Jordan facing 50 percent water deficit this summer
Jordan is facing a 50 percent water deficit this summer and will hold high-level talks with Syria next week to obtain an emergency supply of the precious liquid, the water minister said Monday, July 9.
"Talks are underway with our Syrian brothers aimed at providing Jordan with additional water supplies ... and high-level meetings will take place next week for that purpose," Hazem Al-Nasser told Al-Dustour newspaper.
"This summer Jordan is facing a water deficit of 50 percent" because the level of water from the Yarmuk River that flows into the King Abdullah dam has gone down, Nasser said in an interview.
The largely desert kingdom of Jordan has suffered from chronic water shortages as a result of drought that has affected the country since 1996.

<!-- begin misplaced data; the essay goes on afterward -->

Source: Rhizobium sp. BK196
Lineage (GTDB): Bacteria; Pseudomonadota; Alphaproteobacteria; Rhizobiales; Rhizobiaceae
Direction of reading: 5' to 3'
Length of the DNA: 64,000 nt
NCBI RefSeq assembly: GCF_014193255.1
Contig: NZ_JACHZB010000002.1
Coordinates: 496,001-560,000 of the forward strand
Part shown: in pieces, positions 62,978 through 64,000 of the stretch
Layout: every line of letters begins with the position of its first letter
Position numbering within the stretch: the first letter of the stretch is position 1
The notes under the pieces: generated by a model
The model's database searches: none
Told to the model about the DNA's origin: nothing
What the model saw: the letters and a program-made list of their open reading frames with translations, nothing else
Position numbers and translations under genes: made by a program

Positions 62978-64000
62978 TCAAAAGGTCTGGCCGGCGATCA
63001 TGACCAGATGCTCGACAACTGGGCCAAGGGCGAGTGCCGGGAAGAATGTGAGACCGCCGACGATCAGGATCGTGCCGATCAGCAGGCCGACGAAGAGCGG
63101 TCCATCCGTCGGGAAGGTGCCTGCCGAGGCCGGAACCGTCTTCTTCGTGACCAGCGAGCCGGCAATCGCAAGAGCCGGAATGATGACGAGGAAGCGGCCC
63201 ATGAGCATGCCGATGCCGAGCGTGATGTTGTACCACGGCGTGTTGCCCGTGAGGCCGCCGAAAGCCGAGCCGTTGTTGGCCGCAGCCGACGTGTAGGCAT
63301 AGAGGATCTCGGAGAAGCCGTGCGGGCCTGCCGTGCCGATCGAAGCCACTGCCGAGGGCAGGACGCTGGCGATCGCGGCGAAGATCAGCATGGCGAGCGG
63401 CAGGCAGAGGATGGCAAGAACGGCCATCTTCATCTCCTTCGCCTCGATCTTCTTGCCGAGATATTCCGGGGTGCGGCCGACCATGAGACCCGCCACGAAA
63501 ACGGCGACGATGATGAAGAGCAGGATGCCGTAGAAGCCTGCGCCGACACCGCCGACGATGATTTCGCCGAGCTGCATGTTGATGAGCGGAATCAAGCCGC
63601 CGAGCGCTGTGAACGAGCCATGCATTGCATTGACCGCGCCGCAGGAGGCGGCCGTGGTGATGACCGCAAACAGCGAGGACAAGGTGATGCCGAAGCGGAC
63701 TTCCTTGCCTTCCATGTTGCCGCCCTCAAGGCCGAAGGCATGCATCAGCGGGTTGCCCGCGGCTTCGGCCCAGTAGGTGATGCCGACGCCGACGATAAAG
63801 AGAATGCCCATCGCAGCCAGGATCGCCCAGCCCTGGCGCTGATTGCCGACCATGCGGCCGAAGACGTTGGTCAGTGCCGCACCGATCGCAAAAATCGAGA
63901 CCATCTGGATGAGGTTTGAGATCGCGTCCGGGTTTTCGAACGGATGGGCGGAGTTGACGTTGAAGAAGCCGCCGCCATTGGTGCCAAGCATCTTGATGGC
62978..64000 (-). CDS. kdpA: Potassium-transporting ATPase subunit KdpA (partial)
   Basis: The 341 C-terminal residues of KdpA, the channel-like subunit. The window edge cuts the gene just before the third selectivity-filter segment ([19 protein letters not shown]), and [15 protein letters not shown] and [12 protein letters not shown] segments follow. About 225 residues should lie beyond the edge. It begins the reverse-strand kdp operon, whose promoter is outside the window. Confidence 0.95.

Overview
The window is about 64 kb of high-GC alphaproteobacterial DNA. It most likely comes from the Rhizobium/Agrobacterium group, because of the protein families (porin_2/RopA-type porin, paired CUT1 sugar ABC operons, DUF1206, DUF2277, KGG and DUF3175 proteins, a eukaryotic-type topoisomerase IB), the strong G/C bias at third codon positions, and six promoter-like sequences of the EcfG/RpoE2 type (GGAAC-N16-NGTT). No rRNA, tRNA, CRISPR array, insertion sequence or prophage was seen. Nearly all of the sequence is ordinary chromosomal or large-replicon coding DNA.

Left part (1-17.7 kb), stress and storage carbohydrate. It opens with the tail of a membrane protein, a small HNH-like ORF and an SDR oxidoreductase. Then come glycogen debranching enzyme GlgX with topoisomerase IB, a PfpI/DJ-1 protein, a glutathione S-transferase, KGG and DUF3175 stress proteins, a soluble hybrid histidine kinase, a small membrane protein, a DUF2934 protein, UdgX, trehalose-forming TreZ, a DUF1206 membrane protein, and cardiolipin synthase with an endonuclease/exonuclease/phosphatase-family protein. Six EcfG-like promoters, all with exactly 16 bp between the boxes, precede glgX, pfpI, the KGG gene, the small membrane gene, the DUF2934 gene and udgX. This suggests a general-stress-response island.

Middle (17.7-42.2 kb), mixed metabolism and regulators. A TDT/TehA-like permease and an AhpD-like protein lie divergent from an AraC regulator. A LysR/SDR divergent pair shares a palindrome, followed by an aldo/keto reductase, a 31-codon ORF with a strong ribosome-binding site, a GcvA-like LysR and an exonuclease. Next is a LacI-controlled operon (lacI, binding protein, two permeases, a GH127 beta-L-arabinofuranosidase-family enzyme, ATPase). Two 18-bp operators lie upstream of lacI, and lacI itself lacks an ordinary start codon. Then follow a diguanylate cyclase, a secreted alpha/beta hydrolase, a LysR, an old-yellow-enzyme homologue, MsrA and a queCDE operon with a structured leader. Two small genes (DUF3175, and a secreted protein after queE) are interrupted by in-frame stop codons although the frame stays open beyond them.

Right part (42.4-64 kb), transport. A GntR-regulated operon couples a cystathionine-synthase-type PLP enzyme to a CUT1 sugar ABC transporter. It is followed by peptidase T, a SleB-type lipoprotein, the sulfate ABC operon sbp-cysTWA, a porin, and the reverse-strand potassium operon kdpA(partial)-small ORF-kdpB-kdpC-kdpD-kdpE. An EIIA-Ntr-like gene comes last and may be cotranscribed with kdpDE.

Earlier this year Jordan issued international tenders to build Al-Wehda dam, a joint effort with Syria on the Yarmuk River which has its source in Syria and flows into Jordan.
The dam will create a reservoir with a capacity of 220 million cubic meters (7.8 billion cubic feet), which will be equally shared by the two countries.
Last year Syria, which is likewise suffering from water shortages, pumped 3.5 million cubic meters (122.5 million cubic feet) of water to Jordan from August to help it handle its water demands. ― (AFP, Dubai)
© Agence France Presse 2001
© 2001 Mena Report (www.menareport.com)